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TREATMENT

FOOD ALLERGIES

 

While an estimated 40 to 50 million Americans have allergies, only one to two percent of all adults are allergic to foods or food additives. Eight percent of children under age six have adverse reactions to ingested foods but of that 8%, only 2-5% have confirmed food allergies.

 

What are the symptoms of a food allergy?

 

Allergic reactions to foods typically begin within minutes to a few hours after eating the offending food. The frequency and severity of symptoms vary widely from one person to another. Mildly allergic persons may suffer only a runny nose or sneezing, while highly allergic persons may experience severe and life-threatening reactions.

 

The most common symptoms of food allergy involve the skin and intestines. Skin reactions include rashes (hives and eczema), while intestinal symptoms typically include vomiting, nausea, stomach cramps, indigestion and/or diarrhea. Other symptoms can be swelling of the tongue, lips or throat; asthma, with coughing or wheezing; rhinitis, often including itchy, stuffy, runny nose and sneezing; loss of blood pressure; and rarely, anaphylaxis, a severe allergic reaction that may be life threatening.

 

Because these symptoms can be caused by a number of different diseases other than food allergy, your physician may want to evaluate you to rule out the source of your problem.

 

What causes my symptoms?

 

A food allergy is the result of your body’s immune system over-reacting to food proteins called allergens. Normally your immune system protects the body against allergic reactions; however, in the individual with food allergy, the immune system produces increased amounts of the allergic antibody called immunoglobulin E, or IgE. When these antibodies combine with food allergens, histamine and other chemicals are released as part of the body’s immune reaction. These chemicals can cause blood vessels to dilate, muscles to contract and affected skin areas to become red, itchy and swollen. These IgE antibodies can be found in different body tissues—skin, intestines and lungs—where specific allergy symptoms such as hives, vomiting, diarrhea and wheezing occur.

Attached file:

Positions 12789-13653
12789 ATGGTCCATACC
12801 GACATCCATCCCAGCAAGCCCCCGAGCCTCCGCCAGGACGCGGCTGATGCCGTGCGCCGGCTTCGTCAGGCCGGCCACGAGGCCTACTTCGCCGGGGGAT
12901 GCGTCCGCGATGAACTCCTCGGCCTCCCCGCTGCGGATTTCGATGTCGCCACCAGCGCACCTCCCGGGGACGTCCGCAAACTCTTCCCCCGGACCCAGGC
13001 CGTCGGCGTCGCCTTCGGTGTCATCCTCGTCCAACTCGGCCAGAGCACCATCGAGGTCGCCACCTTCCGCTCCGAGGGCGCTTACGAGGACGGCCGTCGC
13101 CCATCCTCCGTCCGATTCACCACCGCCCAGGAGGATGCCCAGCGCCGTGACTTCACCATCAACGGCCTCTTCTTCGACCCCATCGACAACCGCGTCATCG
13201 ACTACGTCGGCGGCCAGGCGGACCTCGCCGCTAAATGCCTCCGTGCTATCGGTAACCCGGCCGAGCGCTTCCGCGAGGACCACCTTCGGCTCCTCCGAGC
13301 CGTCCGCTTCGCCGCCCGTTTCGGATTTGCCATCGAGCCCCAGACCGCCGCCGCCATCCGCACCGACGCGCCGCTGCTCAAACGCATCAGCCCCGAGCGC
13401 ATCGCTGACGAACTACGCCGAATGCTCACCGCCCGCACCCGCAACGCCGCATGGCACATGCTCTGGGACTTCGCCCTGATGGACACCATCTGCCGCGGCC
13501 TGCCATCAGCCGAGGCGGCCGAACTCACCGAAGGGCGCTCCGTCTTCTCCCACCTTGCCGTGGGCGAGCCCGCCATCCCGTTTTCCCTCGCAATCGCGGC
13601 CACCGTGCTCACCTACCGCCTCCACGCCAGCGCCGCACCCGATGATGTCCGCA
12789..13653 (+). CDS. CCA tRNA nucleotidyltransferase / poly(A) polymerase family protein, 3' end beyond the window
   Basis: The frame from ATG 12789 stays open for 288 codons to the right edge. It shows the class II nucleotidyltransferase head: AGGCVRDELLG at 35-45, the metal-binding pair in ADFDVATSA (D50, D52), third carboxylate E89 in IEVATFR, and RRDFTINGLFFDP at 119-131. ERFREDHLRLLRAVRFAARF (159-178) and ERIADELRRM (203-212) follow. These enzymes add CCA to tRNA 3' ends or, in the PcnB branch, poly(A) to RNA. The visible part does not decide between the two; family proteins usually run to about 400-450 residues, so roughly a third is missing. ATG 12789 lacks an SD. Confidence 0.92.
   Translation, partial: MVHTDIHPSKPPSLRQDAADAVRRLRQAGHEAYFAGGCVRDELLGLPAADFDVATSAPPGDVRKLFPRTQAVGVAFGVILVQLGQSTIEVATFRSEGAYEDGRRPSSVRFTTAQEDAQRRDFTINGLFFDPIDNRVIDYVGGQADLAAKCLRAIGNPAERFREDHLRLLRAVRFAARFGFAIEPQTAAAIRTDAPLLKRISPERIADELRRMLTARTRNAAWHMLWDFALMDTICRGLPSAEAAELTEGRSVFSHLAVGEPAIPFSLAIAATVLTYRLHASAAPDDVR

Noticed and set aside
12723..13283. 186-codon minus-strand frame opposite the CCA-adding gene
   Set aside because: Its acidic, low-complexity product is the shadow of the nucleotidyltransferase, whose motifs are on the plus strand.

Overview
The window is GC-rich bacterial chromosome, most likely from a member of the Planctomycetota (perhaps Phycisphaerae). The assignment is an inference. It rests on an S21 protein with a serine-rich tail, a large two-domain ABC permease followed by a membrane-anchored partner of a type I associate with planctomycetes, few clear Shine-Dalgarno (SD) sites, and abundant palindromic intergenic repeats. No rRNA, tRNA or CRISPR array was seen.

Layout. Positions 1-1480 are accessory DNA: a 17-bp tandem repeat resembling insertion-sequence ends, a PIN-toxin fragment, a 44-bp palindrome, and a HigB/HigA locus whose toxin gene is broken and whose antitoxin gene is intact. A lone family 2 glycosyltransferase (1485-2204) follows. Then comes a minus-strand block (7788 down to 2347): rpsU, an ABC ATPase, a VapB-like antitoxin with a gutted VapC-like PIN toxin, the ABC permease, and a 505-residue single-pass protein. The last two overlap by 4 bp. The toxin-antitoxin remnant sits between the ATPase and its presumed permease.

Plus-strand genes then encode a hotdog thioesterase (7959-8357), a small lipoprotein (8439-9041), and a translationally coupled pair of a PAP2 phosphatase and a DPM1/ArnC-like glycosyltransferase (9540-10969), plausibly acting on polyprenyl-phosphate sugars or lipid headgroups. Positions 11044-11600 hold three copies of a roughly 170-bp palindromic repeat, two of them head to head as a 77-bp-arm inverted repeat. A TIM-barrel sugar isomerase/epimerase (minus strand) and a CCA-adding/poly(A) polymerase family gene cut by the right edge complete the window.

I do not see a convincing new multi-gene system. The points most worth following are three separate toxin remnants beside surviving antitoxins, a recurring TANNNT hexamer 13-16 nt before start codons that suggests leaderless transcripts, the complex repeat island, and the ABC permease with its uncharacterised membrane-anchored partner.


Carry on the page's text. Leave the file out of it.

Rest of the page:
Not all adverse reactions to foods are due to allergy. Some reactions to cows’ milk, for example, are related to a deficiency of an enzyme (lactase) that normally breaks down a sugar in milk (lactose). When individuals with lactase deficiency drink cows’ milk or eat other dairy products, they may experience intestinal symptoms, the most common examples include stomach cramping, gas and diarrhea. This is sometimes misinterpreted as a food allergy.

 

Why do I have a food allergy?

 

Although food allergy occurs most often in infants and children, it can appear at any age and can be caused by foods that had been previously eaten without any problems. Excessive exposure to a particular food may affect the overall rate of allergy to that food as well.

 

Which foods are most likely to cause a food allergy?

 

Nine basic foods are responsible for 95% of food allergies. They include: egg, wheat, corn, milk, fish, shellfish, soy, nuts and tree nuts, but almost any food has the potential to trigger an allergy.

 

Keep in mind that if you are allergic to a particular food you might be allergic to related foods. For example, a person allergic to walnuts may also be allergic to pecans and persons allergic to shrimp may not tolerate crab and lobster. However, complete restriction of all “related” foods based on an allergy is rarely necessary.

 

Note: Oral allergy syndrome or OAS is a type of food allergy noted by allergic reactions in the mouth. The most common reaction is an itching or burning sensation in the lips, mouth, ear canal, and/or pharynx. Sometimes other reactions can be triggered in the eyes, nose, and skin. Swelling of the lips, tongue and uvula and a sensation of tightness in the throat may be observed. Notify your doctor if you notice any of these symptoms.